Despite nearly two-dozen supporters speaking on behalf of House Bill 2961 before the Health and Human Resources Committee – and not a single person speaking out against it – the chairman refused to move it forward.
The chairman of the committee tried to come across as being compassionate, saying that he was impressed with the support the bill received and urged people to not lose their passion on the subject. What condescending bullshit. If he really believed in what the supporters had been telling him, the bill would be moved forward.
Instead, West Virginia has to wait another year and hope that legislators take up discussion of the bill during the interim between this session and the 2014 session. As currently written, the bill would have allowed patients with qualifying conditions to possess up to six ounce of marijuana and twelve plants at a time and would have created five state-regulated dispensaries across the state.
West Virginia Del. Mike Maypenny.
“In many states, that’s how the process has gone, because it’s been a controversial issue,” Manypenny said Tuesday to the Examiner. “It’s a good way to educate the rest of the legislators about the benefits that this could have on the citizens of the state.”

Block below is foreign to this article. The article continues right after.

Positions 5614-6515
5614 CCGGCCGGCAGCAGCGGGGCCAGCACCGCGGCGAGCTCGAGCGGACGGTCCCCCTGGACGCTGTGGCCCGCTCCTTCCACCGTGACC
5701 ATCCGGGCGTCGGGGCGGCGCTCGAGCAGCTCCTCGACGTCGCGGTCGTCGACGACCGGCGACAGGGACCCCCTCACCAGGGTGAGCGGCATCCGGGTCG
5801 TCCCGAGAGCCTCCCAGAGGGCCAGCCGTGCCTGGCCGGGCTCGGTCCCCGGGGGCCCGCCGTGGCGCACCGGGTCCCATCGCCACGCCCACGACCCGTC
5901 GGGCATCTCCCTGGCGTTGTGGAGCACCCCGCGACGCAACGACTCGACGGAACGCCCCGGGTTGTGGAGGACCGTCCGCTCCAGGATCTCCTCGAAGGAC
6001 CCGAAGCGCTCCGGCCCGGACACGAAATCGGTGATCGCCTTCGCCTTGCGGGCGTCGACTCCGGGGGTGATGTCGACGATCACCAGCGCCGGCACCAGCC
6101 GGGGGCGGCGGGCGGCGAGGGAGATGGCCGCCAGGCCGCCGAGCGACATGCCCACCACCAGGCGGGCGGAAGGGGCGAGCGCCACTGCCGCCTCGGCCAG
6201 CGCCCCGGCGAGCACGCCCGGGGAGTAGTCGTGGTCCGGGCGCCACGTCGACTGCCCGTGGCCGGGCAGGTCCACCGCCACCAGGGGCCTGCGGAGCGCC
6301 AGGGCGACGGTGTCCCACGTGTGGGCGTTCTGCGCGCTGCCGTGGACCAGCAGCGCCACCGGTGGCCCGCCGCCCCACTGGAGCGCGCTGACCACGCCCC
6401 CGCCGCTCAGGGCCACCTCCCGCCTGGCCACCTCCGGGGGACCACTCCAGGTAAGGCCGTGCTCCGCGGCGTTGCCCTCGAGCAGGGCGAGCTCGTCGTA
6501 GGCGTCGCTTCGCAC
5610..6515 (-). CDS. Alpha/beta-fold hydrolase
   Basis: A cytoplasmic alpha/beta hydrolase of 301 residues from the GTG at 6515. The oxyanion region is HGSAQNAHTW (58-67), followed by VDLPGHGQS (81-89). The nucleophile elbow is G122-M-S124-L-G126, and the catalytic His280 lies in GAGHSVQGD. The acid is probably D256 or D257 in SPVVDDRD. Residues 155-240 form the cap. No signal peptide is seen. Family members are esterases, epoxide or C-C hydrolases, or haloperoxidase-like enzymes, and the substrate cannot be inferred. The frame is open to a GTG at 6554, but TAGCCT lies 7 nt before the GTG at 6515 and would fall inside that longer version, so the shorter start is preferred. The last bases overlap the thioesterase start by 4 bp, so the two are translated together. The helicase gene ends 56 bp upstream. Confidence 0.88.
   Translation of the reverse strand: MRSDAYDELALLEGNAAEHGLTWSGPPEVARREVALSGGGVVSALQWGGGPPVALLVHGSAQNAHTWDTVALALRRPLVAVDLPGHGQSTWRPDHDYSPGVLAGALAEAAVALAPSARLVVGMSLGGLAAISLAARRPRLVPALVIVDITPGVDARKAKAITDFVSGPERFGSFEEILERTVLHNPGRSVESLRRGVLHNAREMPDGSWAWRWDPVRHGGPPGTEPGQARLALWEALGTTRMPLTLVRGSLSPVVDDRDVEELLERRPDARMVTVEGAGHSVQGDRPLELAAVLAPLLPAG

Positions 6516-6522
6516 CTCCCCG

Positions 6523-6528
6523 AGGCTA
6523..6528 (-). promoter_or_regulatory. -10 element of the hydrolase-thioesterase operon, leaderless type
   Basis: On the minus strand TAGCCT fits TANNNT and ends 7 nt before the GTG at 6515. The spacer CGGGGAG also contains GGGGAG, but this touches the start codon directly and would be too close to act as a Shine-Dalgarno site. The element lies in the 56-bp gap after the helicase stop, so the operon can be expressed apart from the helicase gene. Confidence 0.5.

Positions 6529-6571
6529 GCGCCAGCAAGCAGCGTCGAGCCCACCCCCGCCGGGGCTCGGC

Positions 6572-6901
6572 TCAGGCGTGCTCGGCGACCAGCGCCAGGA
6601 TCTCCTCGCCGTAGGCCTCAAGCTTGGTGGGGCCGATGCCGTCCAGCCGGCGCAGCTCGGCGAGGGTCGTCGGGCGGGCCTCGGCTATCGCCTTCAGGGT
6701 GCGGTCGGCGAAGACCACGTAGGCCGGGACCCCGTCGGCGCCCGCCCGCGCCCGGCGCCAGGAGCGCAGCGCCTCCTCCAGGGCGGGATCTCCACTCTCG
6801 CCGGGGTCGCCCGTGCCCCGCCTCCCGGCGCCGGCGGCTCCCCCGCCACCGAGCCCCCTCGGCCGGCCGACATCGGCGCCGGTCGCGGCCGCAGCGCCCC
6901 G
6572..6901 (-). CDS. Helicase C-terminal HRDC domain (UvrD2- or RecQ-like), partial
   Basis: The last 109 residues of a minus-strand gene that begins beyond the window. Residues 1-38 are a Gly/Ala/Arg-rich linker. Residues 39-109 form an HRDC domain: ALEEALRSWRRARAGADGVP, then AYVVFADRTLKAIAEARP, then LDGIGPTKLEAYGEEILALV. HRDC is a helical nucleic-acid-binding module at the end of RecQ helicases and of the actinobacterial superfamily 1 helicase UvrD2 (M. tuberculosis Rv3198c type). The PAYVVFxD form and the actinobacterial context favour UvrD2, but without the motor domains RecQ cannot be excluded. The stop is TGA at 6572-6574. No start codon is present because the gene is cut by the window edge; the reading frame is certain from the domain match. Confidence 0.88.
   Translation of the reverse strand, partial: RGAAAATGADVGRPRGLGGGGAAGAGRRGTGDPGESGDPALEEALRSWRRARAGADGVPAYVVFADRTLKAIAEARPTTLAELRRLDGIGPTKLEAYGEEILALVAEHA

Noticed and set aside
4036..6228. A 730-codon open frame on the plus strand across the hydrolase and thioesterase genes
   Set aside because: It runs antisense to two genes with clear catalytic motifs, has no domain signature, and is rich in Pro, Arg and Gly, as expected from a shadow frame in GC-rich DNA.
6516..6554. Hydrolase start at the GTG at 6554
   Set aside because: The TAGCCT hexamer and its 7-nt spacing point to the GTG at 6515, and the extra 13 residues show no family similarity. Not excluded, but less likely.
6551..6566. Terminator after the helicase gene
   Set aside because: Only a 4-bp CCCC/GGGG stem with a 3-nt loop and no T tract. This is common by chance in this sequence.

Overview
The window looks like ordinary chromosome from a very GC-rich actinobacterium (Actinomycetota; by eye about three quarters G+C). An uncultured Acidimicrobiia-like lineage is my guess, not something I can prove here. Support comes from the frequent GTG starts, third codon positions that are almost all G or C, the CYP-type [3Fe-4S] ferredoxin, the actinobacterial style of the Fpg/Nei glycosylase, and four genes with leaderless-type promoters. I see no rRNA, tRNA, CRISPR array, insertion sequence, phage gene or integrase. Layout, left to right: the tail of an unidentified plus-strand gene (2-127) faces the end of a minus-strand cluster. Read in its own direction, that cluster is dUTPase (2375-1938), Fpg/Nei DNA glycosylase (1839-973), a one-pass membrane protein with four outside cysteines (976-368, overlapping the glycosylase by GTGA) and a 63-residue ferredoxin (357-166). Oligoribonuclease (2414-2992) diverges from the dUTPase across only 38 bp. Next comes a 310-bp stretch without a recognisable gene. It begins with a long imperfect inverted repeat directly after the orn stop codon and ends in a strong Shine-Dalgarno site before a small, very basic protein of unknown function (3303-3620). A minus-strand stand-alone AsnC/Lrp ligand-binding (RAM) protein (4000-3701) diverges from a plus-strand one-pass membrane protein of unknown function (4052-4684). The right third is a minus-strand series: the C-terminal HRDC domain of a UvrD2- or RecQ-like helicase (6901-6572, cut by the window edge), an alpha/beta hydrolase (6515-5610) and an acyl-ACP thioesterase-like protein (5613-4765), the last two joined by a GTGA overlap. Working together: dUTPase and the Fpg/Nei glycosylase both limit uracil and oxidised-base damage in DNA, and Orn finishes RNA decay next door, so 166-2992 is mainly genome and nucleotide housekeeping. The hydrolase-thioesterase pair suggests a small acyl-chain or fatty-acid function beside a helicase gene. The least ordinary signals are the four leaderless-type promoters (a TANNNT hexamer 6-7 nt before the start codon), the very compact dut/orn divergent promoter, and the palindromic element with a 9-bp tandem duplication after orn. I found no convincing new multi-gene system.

Still, the bill didn’t seem to have much of a chance from the start. Even at the time he submitted House Bill 2961 in March, Manypenny wasn’t convinced it would go anywhere: “The likelihood that we could pass it, granting that it is coming up very late, is remote. But, I do think it affords an opportunity for it to be discussed in greater detail within this session and, perhaps, within the context of the interim meetings that we’ll have after the session.”
Currently, possession of any amount of cannabis is a misdemeanor in West Virginia punishable by up to six months in prison and a $1,000 fine. Paraphernalia carries the same weight, but is punishable by up to $5,000 in fines. Sale or distribution of any amount is a felony with a mandatory one year in jail and up to $15,000 in fines.